A CONTROVERSIAL Yorkshire Mayor suffered a double blow yesterday, when his proposals for a three per cent council tax cut were opposed and a vote of no confidence against him was carried.
Doncaster's elected Mayor Peter Davies and his Cabinet were severely criticised for lack of political leadership during a meeting of the full council in Doncaster, and his budget for 2010-11 was slammed as "irresponsible".
Inspectors from the Audit Commission moved into Doncaster Council's offices yesterday morning as part of a snap inspection into services.
This piled more pressure on the Mayor as he attempted to persuade councillors to support him in his bid to reduce council tax in what he called "difficult times" for the town's electorate.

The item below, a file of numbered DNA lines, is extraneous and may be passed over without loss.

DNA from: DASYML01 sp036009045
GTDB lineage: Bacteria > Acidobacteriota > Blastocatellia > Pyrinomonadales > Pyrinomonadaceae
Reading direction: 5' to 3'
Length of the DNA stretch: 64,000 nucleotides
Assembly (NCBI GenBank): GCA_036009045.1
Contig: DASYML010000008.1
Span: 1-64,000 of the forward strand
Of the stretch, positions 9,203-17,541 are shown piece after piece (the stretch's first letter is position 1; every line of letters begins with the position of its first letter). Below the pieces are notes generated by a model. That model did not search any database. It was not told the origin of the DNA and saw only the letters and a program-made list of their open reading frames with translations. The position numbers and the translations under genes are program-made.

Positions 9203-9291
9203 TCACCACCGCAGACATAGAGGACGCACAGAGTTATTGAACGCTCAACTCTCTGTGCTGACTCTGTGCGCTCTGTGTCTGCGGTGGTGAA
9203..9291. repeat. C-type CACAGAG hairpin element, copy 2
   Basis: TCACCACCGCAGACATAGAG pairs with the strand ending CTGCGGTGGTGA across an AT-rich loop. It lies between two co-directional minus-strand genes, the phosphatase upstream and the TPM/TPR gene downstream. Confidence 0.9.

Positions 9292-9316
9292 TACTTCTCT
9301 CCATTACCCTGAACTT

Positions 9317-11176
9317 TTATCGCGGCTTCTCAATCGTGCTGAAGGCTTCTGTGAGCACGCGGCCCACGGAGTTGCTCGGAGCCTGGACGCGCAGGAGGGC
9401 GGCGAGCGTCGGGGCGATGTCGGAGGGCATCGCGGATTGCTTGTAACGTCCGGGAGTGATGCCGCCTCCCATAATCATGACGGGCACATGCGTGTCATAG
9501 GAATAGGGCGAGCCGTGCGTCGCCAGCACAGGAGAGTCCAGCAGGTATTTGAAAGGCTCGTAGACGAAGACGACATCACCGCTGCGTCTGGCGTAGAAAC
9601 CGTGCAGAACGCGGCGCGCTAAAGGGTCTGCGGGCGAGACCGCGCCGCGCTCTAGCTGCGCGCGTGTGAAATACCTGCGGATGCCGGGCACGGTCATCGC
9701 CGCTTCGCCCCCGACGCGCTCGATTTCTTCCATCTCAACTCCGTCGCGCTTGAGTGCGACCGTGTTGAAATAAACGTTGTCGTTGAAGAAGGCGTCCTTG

Introducing the three per cent cut, Mr Davies said: "We will work smarter to deliver better services for less money. I feel we must help local people, many of whom are not receiving a three per cent pay increase this year, some who have no pay increase, and some who have even seen pay cut."
Councillors rounded on the plans, claiming they would leave public services in "jeopardy" and accusing the Mayor of a "populist" move.
Independent Coun David Hughes said: "The Mayor's budget is a recipe for disaster for the people of Doncaster. We have already been judged inadequate – the Mayor's response? Reduce services and increase fees and charges."
An alternative budget was presented by the chairman of the council's overview and scrutiny management committee, John Mounsey, which advocated a 2.95 per cent increase in council tax to support what he called "essential services".
The Mayor's budget was defeated by a margin of 41 votes to 11, and the budget suggested by Coun Mounsey was supported by 40 councillors, with 15 against.
The Mayor and his Cabinet now have five working days to examine the new budget.